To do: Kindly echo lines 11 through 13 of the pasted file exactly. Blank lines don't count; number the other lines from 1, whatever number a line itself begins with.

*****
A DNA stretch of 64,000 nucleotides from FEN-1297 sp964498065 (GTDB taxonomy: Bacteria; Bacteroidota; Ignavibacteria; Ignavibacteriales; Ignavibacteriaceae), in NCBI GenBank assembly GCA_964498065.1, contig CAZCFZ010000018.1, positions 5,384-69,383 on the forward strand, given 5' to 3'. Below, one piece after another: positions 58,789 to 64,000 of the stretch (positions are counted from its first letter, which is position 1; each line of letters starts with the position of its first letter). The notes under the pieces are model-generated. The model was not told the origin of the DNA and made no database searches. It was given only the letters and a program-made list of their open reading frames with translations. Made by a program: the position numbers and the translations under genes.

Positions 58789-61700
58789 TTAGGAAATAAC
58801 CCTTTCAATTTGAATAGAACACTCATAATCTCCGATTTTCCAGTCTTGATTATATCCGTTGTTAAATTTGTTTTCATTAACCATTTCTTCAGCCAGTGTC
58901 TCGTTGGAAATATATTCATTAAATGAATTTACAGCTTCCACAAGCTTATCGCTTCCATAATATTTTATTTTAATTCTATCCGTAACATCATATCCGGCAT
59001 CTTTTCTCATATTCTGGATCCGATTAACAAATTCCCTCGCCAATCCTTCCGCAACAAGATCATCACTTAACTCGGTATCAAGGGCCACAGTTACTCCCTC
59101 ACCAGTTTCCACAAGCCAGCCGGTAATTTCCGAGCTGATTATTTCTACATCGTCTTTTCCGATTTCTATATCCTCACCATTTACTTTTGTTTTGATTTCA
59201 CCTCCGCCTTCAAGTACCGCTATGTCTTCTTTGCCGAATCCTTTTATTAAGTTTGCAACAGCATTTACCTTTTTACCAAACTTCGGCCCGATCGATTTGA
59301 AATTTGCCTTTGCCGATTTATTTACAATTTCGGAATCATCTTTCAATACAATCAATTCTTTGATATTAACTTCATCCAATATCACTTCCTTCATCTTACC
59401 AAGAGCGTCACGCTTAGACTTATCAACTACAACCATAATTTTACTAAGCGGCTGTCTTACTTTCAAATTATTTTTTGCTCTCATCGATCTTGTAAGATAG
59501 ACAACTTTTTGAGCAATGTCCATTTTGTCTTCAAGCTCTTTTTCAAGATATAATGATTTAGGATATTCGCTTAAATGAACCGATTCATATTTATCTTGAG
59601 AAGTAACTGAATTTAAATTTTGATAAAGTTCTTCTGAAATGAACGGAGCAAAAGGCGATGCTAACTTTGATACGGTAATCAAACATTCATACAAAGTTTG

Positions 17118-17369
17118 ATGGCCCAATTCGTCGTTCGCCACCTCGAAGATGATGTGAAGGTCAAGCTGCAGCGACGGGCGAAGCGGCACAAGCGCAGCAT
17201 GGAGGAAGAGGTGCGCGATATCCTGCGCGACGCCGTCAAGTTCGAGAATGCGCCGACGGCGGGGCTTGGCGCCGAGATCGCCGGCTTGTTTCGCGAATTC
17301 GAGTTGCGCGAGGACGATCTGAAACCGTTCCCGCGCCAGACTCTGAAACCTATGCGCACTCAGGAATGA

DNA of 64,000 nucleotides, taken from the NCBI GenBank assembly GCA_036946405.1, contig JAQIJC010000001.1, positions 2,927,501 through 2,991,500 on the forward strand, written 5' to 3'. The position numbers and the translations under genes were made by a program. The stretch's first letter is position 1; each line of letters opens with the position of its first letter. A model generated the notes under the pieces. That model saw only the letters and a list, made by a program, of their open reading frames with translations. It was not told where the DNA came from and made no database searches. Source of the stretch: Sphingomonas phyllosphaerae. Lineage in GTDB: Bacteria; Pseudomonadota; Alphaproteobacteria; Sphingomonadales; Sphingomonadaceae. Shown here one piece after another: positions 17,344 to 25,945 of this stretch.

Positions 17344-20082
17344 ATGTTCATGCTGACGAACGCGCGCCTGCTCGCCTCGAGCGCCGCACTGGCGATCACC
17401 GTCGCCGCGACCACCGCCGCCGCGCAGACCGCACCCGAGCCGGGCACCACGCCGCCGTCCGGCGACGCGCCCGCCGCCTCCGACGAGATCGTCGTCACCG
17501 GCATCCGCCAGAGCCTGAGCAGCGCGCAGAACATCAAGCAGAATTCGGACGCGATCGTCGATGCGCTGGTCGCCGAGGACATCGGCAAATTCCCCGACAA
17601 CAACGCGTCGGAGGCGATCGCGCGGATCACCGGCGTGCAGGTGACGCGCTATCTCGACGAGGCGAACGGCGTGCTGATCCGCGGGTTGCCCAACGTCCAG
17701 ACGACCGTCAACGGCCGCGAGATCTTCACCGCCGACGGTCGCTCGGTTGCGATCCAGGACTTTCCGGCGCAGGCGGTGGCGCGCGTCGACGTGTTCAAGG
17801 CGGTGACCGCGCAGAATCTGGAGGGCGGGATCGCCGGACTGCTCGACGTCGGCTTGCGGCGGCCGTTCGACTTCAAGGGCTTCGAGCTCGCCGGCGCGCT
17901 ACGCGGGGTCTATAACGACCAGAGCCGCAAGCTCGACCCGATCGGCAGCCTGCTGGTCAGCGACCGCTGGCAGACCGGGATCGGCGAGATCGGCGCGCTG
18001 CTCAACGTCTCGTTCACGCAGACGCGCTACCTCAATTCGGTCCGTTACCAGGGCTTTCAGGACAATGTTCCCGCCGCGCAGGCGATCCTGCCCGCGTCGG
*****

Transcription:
59501 ACAACTTTTTGAGCAATGTCCATTTTGTCTTCAAGCTCTTTTTCAAGATATAATGATTTAGGATATTCGCTTAAATGAACCGATTCATATTTATCTTGAG
59601 AAGTAACTGAATTTAAATTTTGATAAAGTTCTTCTGAAATGAACGGAGCAAAAGGCGATGCTAACTTTGATACGGTAATCAAACATTCATACAAAGTTTG

Positions 17118-17369